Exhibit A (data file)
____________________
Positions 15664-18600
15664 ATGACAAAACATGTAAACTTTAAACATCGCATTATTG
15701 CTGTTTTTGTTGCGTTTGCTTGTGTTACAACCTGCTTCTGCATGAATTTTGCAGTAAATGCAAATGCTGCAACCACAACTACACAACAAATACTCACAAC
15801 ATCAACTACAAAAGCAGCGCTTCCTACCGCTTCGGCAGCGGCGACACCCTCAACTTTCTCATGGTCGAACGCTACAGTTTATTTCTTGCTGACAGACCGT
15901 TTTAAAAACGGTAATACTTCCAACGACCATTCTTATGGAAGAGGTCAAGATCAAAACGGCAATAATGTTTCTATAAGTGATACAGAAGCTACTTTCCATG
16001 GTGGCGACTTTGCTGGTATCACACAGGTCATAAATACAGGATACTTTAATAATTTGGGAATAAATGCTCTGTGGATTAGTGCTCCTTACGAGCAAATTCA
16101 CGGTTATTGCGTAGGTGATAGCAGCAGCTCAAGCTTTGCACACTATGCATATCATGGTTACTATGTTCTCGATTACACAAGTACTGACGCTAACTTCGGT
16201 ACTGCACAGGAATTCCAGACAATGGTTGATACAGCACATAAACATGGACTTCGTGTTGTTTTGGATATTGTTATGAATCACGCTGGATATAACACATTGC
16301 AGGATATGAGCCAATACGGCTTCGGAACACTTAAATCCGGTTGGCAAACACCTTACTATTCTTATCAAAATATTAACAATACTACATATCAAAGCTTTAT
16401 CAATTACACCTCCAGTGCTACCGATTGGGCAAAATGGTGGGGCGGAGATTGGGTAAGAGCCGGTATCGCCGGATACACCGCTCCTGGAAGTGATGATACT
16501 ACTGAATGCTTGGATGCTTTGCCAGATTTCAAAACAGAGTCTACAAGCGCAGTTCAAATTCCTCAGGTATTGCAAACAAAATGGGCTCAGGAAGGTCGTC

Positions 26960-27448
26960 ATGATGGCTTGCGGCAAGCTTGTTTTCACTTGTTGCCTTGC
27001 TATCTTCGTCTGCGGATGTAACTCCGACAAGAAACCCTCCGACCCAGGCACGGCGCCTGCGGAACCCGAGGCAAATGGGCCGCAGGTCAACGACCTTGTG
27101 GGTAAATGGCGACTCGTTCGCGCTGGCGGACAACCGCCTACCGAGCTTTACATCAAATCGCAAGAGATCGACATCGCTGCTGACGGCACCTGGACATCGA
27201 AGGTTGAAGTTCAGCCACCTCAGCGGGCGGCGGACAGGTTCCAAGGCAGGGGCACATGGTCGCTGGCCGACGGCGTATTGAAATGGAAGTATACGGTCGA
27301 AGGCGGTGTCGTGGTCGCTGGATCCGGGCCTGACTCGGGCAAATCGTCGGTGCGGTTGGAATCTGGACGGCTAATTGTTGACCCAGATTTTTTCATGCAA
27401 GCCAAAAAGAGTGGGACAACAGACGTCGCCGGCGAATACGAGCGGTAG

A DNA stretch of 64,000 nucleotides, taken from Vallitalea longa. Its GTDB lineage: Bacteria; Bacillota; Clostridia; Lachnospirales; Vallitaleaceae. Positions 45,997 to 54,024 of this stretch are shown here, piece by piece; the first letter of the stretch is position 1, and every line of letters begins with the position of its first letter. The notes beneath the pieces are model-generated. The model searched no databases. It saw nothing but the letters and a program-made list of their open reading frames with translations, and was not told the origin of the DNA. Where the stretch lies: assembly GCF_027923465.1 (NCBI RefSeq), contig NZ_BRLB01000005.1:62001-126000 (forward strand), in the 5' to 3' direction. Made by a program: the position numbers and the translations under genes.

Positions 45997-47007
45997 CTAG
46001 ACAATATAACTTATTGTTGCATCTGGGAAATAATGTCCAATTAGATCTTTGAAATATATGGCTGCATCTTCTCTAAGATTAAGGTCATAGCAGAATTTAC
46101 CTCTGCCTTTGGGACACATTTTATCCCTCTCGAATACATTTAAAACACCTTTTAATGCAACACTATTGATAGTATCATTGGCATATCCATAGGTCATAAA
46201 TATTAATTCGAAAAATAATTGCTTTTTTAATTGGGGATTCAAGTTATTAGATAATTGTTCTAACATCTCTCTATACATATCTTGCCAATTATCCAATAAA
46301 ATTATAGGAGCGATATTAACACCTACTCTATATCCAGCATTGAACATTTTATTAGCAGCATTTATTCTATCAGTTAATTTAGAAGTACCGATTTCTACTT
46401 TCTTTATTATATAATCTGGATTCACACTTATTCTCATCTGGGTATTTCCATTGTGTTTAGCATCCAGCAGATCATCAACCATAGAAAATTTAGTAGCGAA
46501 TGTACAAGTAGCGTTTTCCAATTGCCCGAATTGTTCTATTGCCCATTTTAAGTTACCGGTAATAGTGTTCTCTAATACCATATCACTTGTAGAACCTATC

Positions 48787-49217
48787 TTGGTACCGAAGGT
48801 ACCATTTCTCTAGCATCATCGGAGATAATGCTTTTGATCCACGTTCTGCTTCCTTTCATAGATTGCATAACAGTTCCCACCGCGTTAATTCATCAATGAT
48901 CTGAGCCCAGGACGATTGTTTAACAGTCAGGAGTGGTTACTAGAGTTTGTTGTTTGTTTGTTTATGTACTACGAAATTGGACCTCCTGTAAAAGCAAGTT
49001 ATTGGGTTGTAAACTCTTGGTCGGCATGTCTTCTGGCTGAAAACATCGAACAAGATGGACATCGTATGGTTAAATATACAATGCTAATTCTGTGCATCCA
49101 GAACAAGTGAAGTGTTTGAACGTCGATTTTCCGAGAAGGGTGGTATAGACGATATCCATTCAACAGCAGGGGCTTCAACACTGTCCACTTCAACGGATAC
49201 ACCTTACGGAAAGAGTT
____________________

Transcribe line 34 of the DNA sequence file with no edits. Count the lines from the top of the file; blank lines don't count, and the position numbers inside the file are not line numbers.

49201 ACCTTACGGAAAGAGTT